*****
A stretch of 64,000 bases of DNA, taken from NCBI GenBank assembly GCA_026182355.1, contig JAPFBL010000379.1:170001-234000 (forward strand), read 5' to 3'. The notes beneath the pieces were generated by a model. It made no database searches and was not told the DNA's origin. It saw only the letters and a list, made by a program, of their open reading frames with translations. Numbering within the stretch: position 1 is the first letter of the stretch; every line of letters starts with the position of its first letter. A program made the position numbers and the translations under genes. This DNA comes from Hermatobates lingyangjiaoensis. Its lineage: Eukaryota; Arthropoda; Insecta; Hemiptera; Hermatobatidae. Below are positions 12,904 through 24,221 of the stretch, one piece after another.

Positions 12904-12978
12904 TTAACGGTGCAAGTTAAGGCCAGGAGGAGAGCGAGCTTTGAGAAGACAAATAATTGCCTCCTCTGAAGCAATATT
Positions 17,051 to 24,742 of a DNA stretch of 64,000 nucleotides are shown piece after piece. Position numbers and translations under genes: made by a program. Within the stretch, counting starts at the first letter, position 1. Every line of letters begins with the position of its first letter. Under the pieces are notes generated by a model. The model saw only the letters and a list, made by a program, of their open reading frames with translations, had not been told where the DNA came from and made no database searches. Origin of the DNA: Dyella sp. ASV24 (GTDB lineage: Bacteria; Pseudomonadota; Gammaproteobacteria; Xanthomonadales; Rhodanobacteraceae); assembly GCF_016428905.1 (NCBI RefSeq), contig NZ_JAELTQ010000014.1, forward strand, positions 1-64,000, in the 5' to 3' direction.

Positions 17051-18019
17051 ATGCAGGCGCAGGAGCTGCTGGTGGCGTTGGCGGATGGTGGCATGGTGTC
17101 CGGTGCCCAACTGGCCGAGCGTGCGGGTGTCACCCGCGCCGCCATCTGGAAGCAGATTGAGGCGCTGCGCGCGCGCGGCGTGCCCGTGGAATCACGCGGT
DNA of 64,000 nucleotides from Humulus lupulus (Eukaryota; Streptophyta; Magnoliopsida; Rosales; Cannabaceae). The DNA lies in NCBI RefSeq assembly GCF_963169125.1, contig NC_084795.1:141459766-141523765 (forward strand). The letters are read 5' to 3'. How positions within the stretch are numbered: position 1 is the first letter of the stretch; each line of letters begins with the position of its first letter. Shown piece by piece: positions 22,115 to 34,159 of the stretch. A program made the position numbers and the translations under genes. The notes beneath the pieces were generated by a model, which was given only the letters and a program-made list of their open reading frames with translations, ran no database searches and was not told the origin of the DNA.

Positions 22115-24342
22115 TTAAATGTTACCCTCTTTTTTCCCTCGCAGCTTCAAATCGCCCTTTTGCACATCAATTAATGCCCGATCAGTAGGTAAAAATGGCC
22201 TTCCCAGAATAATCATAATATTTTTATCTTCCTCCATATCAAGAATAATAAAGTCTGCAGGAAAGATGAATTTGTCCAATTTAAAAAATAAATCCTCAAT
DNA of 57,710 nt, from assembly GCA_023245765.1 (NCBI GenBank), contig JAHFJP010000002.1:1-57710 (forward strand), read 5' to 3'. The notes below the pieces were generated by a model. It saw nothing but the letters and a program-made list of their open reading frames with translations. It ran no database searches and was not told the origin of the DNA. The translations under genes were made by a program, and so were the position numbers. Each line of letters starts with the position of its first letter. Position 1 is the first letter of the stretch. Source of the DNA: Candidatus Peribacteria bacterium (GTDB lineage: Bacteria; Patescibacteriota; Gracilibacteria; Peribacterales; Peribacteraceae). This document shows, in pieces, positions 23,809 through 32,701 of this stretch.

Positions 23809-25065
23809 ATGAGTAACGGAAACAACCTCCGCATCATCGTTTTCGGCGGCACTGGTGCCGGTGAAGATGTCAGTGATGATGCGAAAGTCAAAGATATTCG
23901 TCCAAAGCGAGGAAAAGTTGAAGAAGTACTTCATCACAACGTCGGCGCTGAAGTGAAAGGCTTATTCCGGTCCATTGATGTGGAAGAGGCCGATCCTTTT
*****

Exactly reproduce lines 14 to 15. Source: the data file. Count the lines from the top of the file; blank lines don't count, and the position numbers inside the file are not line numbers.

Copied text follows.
23809 ATGAGTAACGGAAACAACCTCCGCATCATCGTTTTCGGCGGCACTGGTGCCGGTGAAGATGTCAGTGATGATGCGAAAGTCAAAGATATTCG
23901 TCCAAAGCGAGGAAAAGTTGAAGAAGTACTTCATCACAACGTCGGCGCTGAAGTGAAAGGCTTATTCCGGTCCATTGATGTGGAAGAGGCCGATCCTTTT